People retire for different reasons. A skier might retire because he’s going downhill, or an elderly chef could retire because his sage is showing. 😀 But no matter what the circumstances may be we all have to be financially repaired for retirement. This means preparing an adequately sized retirement fund.
But what is retirement savings? Some believe it’s what you have in an 401(k), IRA, or RRSP. But due to the fungible nature of money almost anything can be a part of retirement savings. There’s no need for separation. For me, the definition of a retirement fund is all the financial assets I have at the time when I decide to quit working.
This simplifies life greatly. I don’t have to choose between contributing money to my TFSA or put it towards my RRSP because both vehicles will eventually become part of my retirement fund. The only implication would be for taxes. So retirement savings is more than a 401(k) or a pension. It includes Traditional IRAs, Roth IRAs, SEPs, savings accounts, mutual funds, stocks, and annuities. This gives us a more complete picture of what we have instead of just what’s in our registered retirement savings plan. 🙂
The financial world is constantly changing and retirement is part of it. A few decades ago the retirement plan for most people was based on 3 supporting legs; work pension, personal savings, and government pension such as social security.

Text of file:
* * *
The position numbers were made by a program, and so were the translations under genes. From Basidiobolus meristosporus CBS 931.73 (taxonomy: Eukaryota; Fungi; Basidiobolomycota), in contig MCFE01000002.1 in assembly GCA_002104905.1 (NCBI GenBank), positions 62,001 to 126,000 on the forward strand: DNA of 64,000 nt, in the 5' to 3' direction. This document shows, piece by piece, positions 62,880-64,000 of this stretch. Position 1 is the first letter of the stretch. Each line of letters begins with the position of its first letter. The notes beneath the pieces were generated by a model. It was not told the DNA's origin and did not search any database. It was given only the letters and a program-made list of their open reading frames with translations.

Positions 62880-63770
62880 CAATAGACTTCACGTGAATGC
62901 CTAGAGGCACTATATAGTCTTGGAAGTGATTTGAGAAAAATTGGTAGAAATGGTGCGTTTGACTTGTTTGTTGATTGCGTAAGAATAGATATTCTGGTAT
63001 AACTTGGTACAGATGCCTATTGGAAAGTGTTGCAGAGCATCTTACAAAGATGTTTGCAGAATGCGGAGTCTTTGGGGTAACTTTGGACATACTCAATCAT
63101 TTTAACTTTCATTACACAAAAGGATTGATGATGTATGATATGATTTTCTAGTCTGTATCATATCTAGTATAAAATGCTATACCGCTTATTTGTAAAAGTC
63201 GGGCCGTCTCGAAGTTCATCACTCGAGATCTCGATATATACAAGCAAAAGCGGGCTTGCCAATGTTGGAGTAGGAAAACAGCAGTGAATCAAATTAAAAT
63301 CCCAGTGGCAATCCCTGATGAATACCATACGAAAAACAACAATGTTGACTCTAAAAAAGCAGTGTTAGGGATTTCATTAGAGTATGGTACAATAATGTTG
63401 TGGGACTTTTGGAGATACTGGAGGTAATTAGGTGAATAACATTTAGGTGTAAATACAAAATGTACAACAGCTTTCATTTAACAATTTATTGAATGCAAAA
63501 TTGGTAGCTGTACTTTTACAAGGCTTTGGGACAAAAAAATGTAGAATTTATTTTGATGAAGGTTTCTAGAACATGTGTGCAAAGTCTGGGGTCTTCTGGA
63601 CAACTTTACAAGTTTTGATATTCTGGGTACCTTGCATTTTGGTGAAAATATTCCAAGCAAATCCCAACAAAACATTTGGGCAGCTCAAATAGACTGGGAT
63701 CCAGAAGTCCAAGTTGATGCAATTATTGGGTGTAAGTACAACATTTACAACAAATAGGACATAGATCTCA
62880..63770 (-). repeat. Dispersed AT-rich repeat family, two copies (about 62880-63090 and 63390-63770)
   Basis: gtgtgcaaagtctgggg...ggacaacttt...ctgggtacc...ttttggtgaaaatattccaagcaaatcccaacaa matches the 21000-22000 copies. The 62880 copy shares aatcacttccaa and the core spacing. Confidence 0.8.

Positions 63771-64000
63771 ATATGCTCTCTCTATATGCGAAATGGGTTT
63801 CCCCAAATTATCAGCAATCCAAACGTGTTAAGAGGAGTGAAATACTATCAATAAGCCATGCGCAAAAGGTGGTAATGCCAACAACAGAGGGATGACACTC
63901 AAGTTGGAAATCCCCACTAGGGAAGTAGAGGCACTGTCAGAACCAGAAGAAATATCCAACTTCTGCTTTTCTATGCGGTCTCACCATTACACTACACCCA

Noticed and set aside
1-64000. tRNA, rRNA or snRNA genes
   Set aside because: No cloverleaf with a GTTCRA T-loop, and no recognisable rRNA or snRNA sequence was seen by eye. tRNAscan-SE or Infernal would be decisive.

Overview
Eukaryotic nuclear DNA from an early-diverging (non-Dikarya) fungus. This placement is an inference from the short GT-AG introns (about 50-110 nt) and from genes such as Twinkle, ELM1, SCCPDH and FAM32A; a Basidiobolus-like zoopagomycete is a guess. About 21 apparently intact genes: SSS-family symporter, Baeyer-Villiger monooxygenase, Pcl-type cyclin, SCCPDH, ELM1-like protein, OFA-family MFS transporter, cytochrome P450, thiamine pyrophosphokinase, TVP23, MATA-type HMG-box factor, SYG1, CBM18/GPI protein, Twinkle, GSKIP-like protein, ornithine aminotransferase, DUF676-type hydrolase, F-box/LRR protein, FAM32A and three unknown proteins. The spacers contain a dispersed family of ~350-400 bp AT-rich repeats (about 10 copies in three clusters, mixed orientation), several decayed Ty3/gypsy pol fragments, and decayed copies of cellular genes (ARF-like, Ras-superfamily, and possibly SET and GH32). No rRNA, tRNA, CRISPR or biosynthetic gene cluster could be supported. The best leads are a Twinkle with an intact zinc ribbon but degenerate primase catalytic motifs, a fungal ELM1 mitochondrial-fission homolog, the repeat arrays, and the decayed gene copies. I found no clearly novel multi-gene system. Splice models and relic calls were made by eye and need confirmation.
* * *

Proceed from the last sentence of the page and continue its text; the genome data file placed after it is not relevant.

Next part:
Fast forward to 2015 and the grim reality for most workers now is we can’t count on generous work pensions anymore. A defined benefit pension plan is as rare as a Canadian who doesn’t watch hockey. With only 2 legs to stand on the retirement stool will become very unstable. The job participation rate is at decade lows. Many jobs are either going overseas or being replaced by automation. Who knows what kind of new retirement challenges our children’s generation of workers will face?
As Wayne Gretzky once said we have to “skate to where the puck is going to be, not where it has been.” But it’s difficult to predict future pension income and social security benefits. Thankfully there is something we can do to prepare in advance, regardless of what the future brings. All we need to do is acquire a diversified portfolio of valuable assets. This can be done by growing our income streams. But not all assets have to produce cash. My farms are losing money every year, haha. But their value is growing faster than a weed. If I sell my farms when I retire and invest the proceeds I can make enough passive income to satisfy my lifestyle. Any employer or government pension would be a nice bonus but is not necessary.
The old 3 legged retirement model doesn’t work because it relies too heavily on the 2 legs which are out of our control. So let’s think outside the box and imagine that our stool can have an unlimited number of legs. 🙂 For example I have 3 legs at the moment providing me with stable income; dividends, interest, and rent. But maybe 5 years from now I’ll have a couple more legs. I can’t say for sure though because I don’t have 2020 vision. 😀 But the more legs beneath my stool the stronger my retirement plan will be. 😉
By mentally removing the leg count limit and holding ourselves more responsible for our finances instead of relying on others, we can start to address the relevant retirement questions that are important to us and look for new opportunities that fits with our goals.
Random Useless Fact
People on Facebook in a nutshell.